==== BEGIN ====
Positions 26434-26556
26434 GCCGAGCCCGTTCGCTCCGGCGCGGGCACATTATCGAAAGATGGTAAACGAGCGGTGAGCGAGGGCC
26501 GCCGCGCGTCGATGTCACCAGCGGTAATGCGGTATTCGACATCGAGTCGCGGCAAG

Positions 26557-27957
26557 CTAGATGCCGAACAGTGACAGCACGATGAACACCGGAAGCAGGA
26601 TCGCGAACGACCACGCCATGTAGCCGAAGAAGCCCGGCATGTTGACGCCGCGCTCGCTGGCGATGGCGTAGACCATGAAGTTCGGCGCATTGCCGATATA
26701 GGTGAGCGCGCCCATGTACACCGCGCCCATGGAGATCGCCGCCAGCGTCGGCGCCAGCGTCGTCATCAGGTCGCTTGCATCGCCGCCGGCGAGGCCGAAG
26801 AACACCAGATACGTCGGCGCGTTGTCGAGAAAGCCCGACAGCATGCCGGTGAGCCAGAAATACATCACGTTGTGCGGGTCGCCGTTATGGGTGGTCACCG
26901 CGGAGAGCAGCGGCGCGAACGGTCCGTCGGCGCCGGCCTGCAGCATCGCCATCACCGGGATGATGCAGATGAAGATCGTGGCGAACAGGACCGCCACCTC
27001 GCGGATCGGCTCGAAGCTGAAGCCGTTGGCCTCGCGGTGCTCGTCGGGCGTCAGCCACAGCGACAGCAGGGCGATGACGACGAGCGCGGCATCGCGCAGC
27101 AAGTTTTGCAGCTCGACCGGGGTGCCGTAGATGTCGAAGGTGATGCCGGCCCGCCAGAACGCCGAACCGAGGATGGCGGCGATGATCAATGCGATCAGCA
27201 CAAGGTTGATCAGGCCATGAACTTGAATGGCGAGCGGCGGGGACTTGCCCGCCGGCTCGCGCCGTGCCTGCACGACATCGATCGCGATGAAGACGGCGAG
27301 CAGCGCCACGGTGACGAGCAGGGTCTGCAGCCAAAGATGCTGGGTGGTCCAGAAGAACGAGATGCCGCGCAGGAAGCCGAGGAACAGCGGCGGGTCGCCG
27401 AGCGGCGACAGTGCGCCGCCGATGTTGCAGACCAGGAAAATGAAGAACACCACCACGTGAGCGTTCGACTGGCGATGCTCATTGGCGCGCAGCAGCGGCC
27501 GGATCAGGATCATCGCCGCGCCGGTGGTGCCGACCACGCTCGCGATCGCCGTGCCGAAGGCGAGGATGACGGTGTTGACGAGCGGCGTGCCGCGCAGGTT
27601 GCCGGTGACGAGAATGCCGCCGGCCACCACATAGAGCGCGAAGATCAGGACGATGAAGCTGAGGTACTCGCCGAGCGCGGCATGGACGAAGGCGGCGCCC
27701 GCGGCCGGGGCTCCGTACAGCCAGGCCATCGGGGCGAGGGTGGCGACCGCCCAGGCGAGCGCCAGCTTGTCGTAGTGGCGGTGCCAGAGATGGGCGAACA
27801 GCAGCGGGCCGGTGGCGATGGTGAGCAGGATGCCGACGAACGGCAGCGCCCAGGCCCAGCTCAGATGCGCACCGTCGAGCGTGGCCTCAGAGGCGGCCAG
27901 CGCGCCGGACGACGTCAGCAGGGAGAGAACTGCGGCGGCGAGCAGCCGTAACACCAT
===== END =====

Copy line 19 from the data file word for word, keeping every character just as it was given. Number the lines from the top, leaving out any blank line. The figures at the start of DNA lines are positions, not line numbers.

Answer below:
27901 CGCGCCGGACGACGTCAGCAGGGAGAGAACTGCGGCGGCGAGCAGCCGTAACACCAT